|Ivory Coast Table of Contents
In the mid-1970s, the government undertook major efforts to diversify export crops and end its dependence on cocoa and coffee. In the forest zone, diversification products were palm oil, coconut oil, and rubber, all of which enjoyed a comparative advantage on the international market. In the 1980s, Côte d'Ivoire had become the largest palm oil exporter in Africa, and the 1987 harvest of 215,000 tons made Côte d'Ivoire one of the world's largest producers. In 1985 an expansion program called for planting 65,000 additional hectares of oil palms and constructing four new industrial plantations. With some 15,000 hectares of new plantings each year, production was expected to continue its rise. At the same time, production costs in Côte d'Ivoire were high, perhaps reflecting the fact that individual holdings were small and often located on less productive land.
In 1987 Côte d'Ivoire's rubber production totaled 38,700 tons, and there were plans to increase production to 80,000 tons a year by 1990. This increase would place the country ahead of Liberia, then the largest African producer of natural rubber. The number of hectares under rubber cultivation increased sixfold from 1960 to 1984, from 7,243 to 43,634 hectares.
In the north, or savanna zone, cotton and sugar were the chief diversification crops. Cotton was first introduced during the colonial period by the French Textile Development Company (Compagnie Française de Développement des Textiles--CFDT), which at independence became the Ivoirian Textile Development Company (Compagnie Ivoirienne de Développement des Textiles--CIDT). Cotton became economically important only after independence. In 1965 there were some 12,000 hectares of cotton, and by 1979, these were 123,000 hectares. Production leveled off in the early 1980s but picked up again between 1981 and 1984. Cotton (fiber and cottonseed) production in 1986-87 set a new record of 213,506 tons, compared with (fiber and cotton seed) the previous season's 190,000 tons and the country's previous record of 205,000 tons in 1984-85, making Côte d'Ivoire the third largest cotton producer in Africa, after Egypt and Sudan. Cotton fiber production over the same period amounted to 91,000 tons (1987), 75,000 ton (1986), and 88,000 tons (1985). Côte d'Ivoire exported about 80 percent of its crop.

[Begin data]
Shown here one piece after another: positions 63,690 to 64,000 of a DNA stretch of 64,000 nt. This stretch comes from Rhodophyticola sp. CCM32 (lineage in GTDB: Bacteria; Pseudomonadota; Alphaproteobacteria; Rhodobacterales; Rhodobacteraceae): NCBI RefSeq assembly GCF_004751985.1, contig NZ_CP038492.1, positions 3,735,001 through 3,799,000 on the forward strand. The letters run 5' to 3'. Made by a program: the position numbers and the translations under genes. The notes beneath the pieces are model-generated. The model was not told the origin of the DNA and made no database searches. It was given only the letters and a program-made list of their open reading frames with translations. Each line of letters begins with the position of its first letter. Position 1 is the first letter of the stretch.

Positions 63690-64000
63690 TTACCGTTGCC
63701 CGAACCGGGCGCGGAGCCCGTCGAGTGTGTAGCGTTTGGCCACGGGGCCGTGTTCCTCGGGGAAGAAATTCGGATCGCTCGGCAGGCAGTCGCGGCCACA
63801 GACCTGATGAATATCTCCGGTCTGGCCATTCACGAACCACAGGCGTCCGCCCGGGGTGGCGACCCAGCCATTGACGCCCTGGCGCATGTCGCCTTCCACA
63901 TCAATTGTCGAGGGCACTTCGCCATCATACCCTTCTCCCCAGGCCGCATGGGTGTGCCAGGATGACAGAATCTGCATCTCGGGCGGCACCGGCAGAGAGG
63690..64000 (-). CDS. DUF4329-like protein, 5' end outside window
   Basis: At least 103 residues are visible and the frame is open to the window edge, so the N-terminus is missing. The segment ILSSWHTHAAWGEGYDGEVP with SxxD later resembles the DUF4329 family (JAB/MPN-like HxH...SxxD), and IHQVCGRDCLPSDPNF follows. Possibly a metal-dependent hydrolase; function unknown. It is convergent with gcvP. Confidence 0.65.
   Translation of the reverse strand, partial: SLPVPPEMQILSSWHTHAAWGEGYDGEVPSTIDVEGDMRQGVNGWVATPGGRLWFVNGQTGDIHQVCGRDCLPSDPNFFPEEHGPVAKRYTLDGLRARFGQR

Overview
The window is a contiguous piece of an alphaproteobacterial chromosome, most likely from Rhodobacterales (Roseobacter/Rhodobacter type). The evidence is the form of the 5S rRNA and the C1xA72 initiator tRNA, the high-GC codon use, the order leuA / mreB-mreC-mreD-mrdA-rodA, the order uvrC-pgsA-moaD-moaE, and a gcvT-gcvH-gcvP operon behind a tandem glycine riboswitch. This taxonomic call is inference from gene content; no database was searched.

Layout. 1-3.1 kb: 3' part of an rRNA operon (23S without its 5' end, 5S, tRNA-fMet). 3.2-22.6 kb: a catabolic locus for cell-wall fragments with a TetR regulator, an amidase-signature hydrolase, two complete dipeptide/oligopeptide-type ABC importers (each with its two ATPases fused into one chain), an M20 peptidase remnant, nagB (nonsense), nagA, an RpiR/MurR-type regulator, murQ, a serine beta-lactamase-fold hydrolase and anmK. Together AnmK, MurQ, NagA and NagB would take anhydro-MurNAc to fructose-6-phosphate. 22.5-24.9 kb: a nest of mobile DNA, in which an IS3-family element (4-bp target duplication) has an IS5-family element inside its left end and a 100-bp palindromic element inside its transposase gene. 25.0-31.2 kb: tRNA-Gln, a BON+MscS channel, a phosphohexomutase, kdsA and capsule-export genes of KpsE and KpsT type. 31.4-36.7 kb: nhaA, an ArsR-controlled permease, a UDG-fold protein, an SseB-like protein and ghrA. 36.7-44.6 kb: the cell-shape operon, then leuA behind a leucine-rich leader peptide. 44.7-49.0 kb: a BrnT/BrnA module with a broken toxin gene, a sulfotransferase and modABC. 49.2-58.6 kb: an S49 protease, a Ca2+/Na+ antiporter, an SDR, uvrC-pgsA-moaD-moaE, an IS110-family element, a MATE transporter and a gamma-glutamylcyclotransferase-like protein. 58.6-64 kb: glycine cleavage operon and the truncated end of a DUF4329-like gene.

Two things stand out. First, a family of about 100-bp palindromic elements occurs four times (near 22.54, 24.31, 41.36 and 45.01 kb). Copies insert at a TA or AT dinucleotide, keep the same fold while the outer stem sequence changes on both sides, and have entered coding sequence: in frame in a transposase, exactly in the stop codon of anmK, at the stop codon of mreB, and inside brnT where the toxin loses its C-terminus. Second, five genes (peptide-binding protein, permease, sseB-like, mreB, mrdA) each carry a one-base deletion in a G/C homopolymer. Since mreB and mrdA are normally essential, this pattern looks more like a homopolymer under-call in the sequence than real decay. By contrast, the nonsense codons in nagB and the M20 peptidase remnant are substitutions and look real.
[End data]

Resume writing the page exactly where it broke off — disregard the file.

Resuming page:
Côte d'Ivoire was Africa's eighth largest sugar producer, with a yield of nearly 144,000 tons in 1987, more than half of which was exported. Industrial sugar production began only in the early 1970s with the creation of SODESUCRE, a parastatal that constructed and operated six large industrial sugar refineries located at Ferkéssédougou (Ferké I and Ferké II) and four smaller towns in the savanna region (By 1987 two of the factories had been closed.) In 1982 these complexes contributed about 3 percent of the agricultural GDP.
The colonial government introduced bananas for export in 1931, and by 1961 the fruit was the second largest earner of foreign exchange. The principal production areas lay between Aboisso and Divo. Exported varieties, which are larger and sweeter than native fruits, were harvested year round. French settlers owned the first plantations; by 1961 holdings by Africans amounted to about onethird of the 6,500 hectares under cultivation for export. By the mid-1980s, the fraction in land or in corporations held by foreigners dropped to less than 10 percent. Production for 1985 came to 163,000 tons, of which only 105,000 tons were exportable. In the mid-1980s, Côte d'Ivoire routinely fell short of its allotted export quota to Europe, in part because labor shortages adversely affected the quality of the fruit.
Pineapples have been raised commercially only since 1950. In 1961 less than 600 hectares were cultivated; Africans owned approximately one-half the area. By 1986, under the impetus of government encouragement and support, 438,000 hectares were under cultivation. Production amounted to approximately 250,000 tons, up from 195,000 tons a year earlier, of which 180,000 tons were exported as fresh fruit. The remainder of the harvest was canned locally. The major producing area was near Abidjan.
Source: U.S. Library of Congress